Enrique had bilateral upper extremity (BUE) weakness, with his proximal joints being weaker than his distal joints, resulting in difficulty with self-feeding. He was cleared by the speech-language pathologist to begin drinking nectar-thick liquids and eating soft foods, such as mashed potatoes, ripe bananas, or diced bread or pasta, with 1:1 assistance on rehab Day 9. The occupational therapist provided Enrique with proximal stabilization at his elbows, a right-wrist cockup splint, built-up spoon, and scoop dish. Using these compensatory techniques, Enrique was able to feed himself 20% of his meal with increased time and moderate assist. The occupational therapist also incorporated targeted active-assisted ROM and active ROM BUE exercises as part of his treatment plan, with a focus on staff training to assist with the exercises outside of occupational therapy sessions. The occupational therapist reassessed Enrique’s BUE strength biweekly with manual muscle testing and a manual dynamometer to ensure appropriate gradation of exercises. As his strength and skills improved, Enrique was able to feed himself at a modified independent level by rehab Day 22 and perform self-feeding without adaptations by rehab Day 32.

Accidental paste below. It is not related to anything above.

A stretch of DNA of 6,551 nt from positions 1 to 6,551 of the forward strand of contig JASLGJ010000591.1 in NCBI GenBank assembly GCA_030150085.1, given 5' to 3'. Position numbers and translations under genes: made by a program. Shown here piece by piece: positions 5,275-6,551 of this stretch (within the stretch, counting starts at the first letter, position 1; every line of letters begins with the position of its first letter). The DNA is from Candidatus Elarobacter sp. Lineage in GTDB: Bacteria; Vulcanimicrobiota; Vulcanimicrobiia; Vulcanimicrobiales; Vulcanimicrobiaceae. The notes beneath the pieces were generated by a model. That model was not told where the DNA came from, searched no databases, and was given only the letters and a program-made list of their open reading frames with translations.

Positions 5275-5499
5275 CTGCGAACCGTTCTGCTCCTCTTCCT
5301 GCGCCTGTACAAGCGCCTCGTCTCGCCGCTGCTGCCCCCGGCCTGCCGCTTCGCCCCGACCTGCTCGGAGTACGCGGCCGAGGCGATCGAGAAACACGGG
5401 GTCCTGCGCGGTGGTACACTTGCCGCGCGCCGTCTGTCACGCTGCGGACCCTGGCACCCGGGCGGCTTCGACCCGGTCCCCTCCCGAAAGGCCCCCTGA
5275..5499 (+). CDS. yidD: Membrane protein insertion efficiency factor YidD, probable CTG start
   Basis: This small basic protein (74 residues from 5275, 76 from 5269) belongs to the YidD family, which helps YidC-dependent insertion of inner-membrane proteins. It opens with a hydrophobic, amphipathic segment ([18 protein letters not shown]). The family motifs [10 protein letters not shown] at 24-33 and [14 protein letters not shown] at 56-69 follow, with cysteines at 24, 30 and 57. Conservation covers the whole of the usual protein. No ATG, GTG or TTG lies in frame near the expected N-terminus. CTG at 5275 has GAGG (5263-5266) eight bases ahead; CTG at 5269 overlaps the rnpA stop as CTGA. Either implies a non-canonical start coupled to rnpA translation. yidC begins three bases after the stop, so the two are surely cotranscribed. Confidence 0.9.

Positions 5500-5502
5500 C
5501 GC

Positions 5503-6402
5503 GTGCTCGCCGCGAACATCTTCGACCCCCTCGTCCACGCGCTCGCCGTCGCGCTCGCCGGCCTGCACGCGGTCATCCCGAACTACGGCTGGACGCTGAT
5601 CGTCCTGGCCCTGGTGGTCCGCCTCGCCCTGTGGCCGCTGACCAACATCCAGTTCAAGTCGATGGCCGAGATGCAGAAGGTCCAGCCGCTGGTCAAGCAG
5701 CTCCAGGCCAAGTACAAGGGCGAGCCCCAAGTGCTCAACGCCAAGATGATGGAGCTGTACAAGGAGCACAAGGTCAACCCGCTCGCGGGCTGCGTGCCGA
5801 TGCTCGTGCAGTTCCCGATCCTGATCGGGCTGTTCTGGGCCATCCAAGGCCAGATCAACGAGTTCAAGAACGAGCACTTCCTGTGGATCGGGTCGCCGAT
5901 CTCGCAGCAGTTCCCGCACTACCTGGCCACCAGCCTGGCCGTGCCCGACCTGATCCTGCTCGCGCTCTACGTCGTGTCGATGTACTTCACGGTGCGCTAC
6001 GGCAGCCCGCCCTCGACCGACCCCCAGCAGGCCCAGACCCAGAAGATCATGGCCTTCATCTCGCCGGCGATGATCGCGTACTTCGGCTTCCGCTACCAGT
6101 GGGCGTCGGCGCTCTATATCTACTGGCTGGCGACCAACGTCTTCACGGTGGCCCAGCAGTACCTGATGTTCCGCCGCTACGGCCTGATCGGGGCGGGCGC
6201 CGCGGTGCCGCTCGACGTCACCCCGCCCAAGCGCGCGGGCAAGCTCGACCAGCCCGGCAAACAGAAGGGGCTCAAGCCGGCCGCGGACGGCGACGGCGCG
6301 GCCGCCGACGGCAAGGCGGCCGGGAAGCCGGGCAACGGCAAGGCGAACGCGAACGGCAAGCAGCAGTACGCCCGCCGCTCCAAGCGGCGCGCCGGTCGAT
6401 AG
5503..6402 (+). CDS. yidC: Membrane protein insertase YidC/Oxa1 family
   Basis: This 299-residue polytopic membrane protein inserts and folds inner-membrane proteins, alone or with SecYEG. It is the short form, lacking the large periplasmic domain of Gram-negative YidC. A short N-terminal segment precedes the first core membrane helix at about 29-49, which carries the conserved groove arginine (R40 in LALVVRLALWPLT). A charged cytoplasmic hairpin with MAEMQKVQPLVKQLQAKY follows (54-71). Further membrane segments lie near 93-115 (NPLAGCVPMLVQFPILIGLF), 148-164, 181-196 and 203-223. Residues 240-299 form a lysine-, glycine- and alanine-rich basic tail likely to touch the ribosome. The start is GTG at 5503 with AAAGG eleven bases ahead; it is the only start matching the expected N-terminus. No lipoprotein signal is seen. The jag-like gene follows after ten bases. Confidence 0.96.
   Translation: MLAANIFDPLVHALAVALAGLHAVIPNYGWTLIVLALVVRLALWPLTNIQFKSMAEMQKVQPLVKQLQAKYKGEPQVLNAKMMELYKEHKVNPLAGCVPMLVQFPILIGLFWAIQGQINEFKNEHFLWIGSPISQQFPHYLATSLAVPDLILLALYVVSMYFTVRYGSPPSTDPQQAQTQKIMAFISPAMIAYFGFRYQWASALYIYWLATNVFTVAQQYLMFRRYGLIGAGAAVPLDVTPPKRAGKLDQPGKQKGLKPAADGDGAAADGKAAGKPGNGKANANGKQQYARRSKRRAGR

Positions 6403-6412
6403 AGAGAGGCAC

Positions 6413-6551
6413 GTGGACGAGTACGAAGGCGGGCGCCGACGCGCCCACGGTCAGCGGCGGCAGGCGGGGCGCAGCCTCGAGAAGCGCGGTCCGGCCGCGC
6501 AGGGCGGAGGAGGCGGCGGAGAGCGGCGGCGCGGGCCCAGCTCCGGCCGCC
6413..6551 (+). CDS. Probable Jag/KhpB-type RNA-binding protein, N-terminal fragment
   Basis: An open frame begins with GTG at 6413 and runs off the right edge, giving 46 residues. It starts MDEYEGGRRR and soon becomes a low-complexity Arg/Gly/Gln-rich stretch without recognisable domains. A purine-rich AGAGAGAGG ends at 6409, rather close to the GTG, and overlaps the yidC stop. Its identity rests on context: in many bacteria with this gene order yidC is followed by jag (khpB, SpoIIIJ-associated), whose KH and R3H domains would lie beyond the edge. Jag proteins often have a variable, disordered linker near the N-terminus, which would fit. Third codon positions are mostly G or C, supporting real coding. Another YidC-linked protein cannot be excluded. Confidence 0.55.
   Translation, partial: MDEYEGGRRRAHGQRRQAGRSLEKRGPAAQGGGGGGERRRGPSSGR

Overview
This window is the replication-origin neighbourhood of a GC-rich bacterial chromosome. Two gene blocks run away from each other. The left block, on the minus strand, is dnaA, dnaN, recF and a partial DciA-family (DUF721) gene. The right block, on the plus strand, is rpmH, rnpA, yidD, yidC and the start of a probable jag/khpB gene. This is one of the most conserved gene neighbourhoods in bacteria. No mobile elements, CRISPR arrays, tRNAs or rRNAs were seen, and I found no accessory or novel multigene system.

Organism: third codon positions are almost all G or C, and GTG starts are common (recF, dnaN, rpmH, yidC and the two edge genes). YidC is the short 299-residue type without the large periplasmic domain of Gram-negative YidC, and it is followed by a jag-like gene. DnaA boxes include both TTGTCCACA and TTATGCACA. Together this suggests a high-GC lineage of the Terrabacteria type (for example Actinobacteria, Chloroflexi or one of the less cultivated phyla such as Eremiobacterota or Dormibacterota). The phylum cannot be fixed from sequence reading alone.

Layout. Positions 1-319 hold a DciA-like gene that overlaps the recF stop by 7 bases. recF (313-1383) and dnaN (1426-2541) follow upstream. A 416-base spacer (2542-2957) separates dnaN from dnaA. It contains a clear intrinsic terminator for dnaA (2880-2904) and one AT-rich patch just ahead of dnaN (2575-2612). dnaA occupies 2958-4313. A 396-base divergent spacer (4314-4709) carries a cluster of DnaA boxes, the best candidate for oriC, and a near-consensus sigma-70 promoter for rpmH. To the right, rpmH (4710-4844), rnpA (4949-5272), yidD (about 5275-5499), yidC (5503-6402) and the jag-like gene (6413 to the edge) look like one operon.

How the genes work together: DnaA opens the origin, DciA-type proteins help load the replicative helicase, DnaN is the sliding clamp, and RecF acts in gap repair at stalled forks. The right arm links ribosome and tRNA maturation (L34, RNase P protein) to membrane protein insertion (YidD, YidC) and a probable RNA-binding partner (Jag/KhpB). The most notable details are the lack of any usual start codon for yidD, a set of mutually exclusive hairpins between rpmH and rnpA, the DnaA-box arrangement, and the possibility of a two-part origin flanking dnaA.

The occupational therapist educated Enrique on types of medication management systems to compensate for his ongoing short-term memory impairments. Enrique verbalized his preference to use his smartphone. Enrique’s occupational therapist consulted AOTA’s (n.d.) list of smartphone and tablet applications for medication management and trialed Medisafe Medication Management and Recorder (Medisafe Inc., 2020). Enrique was able to use the app to track and manage his medication without making errors. With Enrique’s permission, the occupational therapist contacted Enrique’s brother and provided him with education on the app and with recommendations for supporting Enrique’s safe medication management upon discharge.
Enrique participated in 5 wk of inpatient occupational therapy, physical therapy, and speech therapy. Enrique demonstrated improvement on all outcome measures (see Table 1) and met his stated long-term goals. At discharge, he was able to complete basic ADLs at a modified independent level and used a rolling walker for functional transfers. He was able to self-feed all meals independently and simulate playing the violin at a seated level for up to 5 min. His family verbalized understanding of adaptive equipment recommendations, rationale for IADL assistance, and plan of care for community reentry. On rehab Day 36 he was discharged home with orders for Visiting Nurse Association services, including occupational therapy, physical therapy, and speech therapy with a plan to transition to telehealth occupational therapy.
Considerations for Occupational Therapy in the Long-Term Acute-Care Hospital Setting
Pandemic-related precautions included personal protective equipment (PPE) for clients and staff, reduced client use of communal areas, and social distancing. Occupational therapy practitioners needed to allot extended time for treatments because of increased PPE requirements and coordination with the interdisciplinary team to ensure consistency across the continuum of care.